Opposites: Ansel Adams, besides painstakingly composing his photos and sometimes waiting the better part of a day for just the right lighting, also meticulously developed his own film, dodging and burning to perfection. Henri Cartier-Bresson, on the other hand, would compose quickly, then send his photos out for processing. For some photographers, once the “decisive moment” has passed, that’s all she wrote. The moment’s been and gone, the photo’s in the can. End of story. For others, there’s not so much a decisive moment as a cascade of events that in some sense prolongs the photo, both before and after the shutter’s been pressed.
I don’t think they had CVS or Walgreens (much less Photoshop) in those days, but photographers have tended to fall on a continuum between those two points. The question that always hovers over us is, “When is this photo done?” Is it when the photo’s taken, frozen on film or encoded on a memory card? Is it after we’ve made a few small crops and tweaks? After we’ve processed it more than your average can of deviled ham? Or just after we’ve paused to vacuum the cracker crumbs out of our bellybuttons?*
When I started in photography, my enthusiasm for post-production was matched only by how awful I tended to be at it. Sometimes it was because I was using the wrong tools for the job; other times, it was because I was using what could very well have been the right tools, just with a little too much enthusiasm. To say I was heavy-handed sometimes would be an understatement… think of the photographic equivalent of opening a jar of pickles with a hammer, and you’d have a pretty good idea of the end results.
Over time, I’ve learned (I hope) to edit with a lighter hand. A touch of sharpening, a few tweaks to the lighting or white balance, maybe a crop… Which isn’t to say that sometimes I’m still not tempted to throw everything at the photo just to see what sticks.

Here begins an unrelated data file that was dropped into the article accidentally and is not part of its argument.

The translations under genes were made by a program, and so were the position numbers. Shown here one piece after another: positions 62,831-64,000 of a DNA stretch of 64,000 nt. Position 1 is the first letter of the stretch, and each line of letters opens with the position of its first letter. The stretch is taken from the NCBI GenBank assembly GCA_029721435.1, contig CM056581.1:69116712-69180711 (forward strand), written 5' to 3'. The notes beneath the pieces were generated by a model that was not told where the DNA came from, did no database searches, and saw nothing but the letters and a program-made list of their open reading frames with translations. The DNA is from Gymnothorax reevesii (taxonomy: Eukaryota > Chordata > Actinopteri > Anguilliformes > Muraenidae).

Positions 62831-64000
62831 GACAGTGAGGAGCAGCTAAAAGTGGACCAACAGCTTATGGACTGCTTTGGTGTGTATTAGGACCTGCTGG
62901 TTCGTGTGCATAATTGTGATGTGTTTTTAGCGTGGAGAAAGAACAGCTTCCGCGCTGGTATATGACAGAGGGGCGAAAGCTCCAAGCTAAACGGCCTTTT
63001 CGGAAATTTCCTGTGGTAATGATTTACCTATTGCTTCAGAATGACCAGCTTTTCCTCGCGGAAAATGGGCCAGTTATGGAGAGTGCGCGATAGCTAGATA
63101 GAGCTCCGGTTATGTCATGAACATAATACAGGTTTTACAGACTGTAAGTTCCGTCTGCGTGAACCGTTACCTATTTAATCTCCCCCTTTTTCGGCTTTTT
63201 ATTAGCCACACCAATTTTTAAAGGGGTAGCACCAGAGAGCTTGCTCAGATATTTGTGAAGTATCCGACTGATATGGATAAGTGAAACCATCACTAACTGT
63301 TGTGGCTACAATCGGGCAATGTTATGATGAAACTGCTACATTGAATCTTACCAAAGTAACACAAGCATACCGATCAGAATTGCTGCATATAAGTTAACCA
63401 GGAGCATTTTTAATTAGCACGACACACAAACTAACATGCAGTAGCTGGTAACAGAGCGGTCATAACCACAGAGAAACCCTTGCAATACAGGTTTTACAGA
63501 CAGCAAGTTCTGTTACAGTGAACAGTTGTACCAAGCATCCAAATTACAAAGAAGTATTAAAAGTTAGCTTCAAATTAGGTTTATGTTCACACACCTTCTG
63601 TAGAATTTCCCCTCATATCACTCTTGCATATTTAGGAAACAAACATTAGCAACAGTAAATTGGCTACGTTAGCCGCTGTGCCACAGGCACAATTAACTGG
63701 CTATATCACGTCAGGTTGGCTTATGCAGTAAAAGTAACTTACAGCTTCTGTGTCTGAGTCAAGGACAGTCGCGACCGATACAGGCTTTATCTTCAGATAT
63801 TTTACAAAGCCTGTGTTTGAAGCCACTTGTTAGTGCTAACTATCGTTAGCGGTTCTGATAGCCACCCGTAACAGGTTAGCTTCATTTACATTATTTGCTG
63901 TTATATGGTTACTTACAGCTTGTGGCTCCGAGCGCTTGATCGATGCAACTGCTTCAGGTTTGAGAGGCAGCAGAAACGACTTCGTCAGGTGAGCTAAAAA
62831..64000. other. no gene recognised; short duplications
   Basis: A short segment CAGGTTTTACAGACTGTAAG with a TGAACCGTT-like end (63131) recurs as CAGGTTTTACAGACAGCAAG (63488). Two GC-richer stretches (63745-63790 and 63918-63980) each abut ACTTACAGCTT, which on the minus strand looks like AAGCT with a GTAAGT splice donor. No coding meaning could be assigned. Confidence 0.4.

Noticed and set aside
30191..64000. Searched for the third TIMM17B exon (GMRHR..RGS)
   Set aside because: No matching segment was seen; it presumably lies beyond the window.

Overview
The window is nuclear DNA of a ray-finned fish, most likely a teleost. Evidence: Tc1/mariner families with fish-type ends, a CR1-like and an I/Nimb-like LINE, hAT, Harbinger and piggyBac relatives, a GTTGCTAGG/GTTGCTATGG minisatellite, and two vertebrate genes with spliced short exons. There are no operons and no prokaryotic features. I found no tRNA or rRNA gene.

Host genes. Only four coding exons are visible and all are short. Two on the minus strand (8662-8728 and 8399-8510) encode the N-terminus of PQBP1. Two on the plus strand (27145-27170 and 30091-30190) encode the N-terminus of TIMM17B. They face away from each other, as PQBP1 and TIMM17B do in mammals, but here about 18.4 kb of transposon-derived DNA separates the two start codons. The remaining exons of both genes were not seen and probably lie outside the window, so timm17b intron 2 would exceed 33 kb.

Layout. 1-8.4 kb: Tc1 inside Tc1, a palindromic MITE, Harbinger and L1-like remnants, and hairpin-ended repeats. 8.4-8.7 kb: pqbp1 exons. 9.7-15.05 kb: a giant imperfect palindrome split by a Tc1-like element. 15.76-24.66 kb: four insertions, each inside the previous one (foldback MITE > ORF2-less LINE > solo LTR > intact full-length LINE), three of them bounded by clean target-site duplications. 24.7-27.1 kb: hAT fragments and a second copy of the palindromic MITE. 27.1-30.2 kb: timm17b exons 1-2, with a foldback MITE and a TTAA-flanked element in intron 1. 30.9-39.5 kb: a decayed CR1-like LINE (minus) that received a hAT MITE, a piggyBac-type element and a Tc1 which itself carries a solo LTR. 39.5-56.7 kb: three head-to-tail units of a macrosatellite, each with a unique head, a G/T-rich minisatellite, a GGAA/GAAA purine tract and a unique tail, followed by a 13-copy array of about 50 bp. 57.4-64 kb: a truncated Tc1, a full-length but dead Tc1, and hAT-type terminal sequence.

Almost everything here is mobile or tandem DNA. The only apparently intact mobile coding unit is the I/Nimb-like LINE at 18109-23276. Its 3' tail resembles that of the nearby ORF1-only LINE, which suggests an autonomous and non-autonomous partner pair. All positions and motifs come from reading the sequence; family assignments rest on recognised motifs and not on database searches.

But enough about me. What about where that leaves you? How do you know when the photo’s finished, what the right kind, or amount, of processing is?
You just do.
What did you have in mind before you made the photo, as you set up your shot and chose your settings? How about when you took the photo? What was your subject trying to say, or what were you trying to say through your subject? If you’ve gotten your answer straight from the camera, lucky you, you’re done. If there was something else you had in mind, or in your mind’s eye, then post-process to your heart’s content ’til you get it where you want it. This is the photographer’s equivalent of “season to taste.”
Of course, tastes vary. What looks “artistic” to you might, to someone else, be not unlike dumping turmeric over grapefruit, or playing a kazoo during one of the more somber bits of a requiem. What’s “done” to you might be “overdone” to someone else (maybe they prefer RAW, or at least medium rare). That’s okay too.
Tastes also change. You may start out preferring a very deliberate process, with great care and time taken at each step, only to move toward a quicker and less self-conscious process (and/or vice versa). That’s fine. It’s all part of the (post-) process. At the end of the day, it’s your muse you’ve got to follow, and your vision to which you’re accountable.
*Just making sure you’re paying attention.
The First 10,000 runs on passion (and an awful lot of caffeine). Buy me a coffee.